THE latest World Bank report shows that Malaysia’s economy is growing weaker.
Out of the 15 Asian economies analysed in the report, Malaysia and a few others are the only ones expected to worsen.
The World Bank forecasts that under current conditions, in 2018, Malaysia’s growth rate will lower to 5% and in 2019, decrease further to 4.8%.
There are less than three months to go until 2018.
As the new World Bank report describes Malaysia’s economy: “The main risks to growth arise from the policy uncertainty in the major economies, geopolitical developments and commodity price volatility.”
While most Asian economies are rising, Malaysia’s is in decline, because it has not adapted to both global and domestic economic conditions.
The report also singled out Malaysia as one of only two Asian economies where household debt “exceeds 70% of GDP”. Many economists have concluded that Malaysia’s debt bubble is about to explode.
As others have correctly noted, the gross domestic product numbers and global economic rankings with which Najib is obsessed haven’t benefited Malaysians.
As the World Bank country manager for Malaysia Farid Hadad-Zervos recently warned: “This is the fundamental question: what does GDP really mean in the daily life of Malaysians?”
During his failed US visit, Najib said Malaysia’s 5.2% growth is “the envy of advanced economies”. To which everyone should immediately respond: “Iraq had 11% growth, Bangladesh had 7.1% growth and Ethiopia had 7.6% growth last year – should they be the envy of the advanced economies, too?”
Instead, Malaysia is falling behind its Asian neighbours.
As Bloomberg reported last month, Indonesians and Thais are the world’s top 10 populations where the highest numbers of millionaires are being created, increasing by 13.7% and 12.7% respectively.
Unlike its Asian neighbours, Malaysia still has not entered either the G20 or the trillion-dollar GDP club (Barisan Nasional’s latest target is a trillion ringgit).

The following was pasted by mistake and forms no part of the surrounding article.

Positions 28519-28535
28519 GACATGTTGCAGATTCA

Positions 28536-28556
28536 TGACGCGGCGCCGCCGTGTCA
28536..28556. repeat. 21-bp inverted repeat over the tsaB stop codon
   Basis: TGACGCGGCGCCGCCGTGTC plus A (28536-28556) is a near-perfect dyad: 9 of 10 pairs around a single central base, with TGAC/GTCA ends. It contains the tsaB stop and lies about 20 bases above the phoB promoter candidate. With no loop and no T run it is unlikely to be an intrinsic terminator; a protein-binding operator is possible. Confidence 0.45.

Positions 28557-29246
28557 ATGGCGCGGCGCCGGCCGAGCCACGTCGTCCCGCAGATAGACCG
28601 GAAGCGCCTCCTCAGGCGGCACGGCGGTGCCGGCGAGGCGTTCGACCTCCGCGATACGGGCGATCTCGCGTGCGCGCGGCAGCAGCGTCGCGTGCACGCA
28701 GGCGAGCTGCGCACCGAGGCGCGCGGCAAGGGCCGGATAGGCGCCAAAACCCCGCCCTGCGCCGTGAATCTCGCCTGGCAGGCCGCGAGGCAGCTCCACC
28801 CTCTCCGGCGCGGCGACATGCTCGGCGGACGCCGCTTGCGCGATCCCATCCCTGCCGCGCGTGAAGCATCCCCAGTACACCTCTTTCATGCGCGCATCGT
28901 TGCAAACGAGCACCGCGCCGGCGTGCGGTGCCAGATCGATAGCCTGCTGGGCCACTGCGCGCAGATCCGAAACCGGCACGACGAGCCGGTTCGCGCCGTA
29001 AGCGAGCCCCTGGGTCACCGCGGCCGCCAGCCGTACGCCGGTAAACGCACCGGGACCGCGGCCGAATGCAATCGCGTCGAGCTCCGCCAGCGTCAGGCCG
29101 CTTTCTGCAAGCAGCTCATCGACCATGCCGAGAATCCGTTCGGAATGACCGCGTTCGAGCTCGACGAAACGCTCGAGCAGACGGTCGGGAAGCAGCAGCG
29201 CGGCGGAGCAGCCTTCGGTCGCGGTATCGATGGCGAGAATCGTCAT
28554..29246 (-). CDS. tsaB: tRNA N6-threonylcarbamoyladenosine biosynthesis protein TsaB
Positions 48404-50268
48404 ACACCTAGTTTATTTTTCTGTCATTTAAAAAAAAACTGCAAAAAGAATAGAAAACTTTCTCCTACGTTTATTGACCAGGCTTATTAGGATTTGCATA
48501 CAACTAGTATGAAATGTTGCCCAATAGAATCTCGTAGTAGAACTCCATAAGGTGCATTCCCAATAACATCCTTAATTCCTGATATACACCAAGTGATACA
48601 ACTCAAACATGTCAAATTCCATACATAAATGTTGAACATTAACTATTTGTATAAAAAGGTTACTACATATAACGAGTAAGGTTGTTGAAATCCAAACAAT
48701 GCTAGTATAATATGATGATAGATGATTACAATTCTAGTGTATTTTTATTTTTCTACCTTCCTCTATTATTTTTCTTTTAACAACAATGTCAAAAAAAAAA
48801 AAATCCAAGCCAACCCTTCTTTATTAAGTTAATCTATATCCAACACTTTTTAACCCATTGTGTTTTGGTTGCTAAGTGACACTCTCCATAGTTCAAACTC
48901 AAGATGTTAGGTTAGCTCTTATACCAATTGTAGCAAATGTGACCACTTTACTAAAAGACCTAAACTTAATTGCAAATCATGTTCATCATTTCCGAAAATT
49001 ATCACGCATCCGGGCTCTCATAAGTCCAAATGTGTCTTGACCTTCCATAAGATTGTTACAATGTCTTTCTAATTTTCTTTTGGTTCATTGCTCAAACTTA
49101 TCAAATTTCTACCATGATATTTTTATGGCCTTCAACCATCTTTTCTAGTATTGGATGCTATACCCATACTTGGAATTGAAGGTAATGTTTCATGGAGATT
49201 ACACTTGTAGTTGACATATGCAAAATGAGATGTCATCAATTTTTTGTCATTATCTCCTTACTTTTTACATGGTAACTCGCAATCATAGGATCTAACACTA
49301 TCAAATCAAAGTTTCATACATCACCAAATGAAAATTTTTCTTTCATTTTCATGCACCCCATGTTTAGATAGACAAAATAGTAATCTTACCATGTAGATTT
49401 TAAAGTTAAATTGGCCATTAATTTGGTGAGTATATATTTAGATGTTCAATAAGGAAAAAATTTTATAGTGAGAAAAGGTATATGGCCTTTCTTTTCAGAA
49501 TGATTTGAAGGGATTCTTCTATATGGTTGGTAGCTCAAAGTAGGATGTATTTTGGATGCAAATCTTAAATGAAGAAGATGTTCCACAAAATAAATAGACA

According to the United Nations, today the Malaysian youth unemployment rate has skyrocketed to 12.1% and rising – approximately quadruple the national unemployment rate. A recent Bank Negara survey showed that three out of four Malaysians find it difficult to raise even RM1,000 in an emergency.
Najib is notorious for falsifying economic data in his speeches, selectively quoting reports, omitting bad economic news, and twisting the complete economic portrait of Malaysia, because he is politically unstable.
In the recent best-seller The Rise and Fall of Nations, the author describes a particularly hilarious but disturbing story about Najib’s inability to understand the Malaysian economy:
“On a visit to New York in October 2015, one of my colleagues asked (Najib) whether the collapse of the value of the ringgit is offering any boost to the nation’s embattled manufacturing sector. He answered by missing the point, saying the cheap ringgit is great for tourism, which can be an important contributor to growth in a country as large as Malaysia. Pressed on the manufacturing question, Najib seemed at a loss. An aide in the back of the room pitched in to help, but spoke about investing in oil and other raw materials. The crowd left with the impression that Malaysia is missing an opportunity, because the cheap currency coupled with the right reforms could supercharge Malaysian manufacturing.”
All Malaysians should read the new World Bank report to draw their own conclusions about whether Barisan Nasional is missing additional opportunities for growth – or whether it’s more focused on protecting the elite few.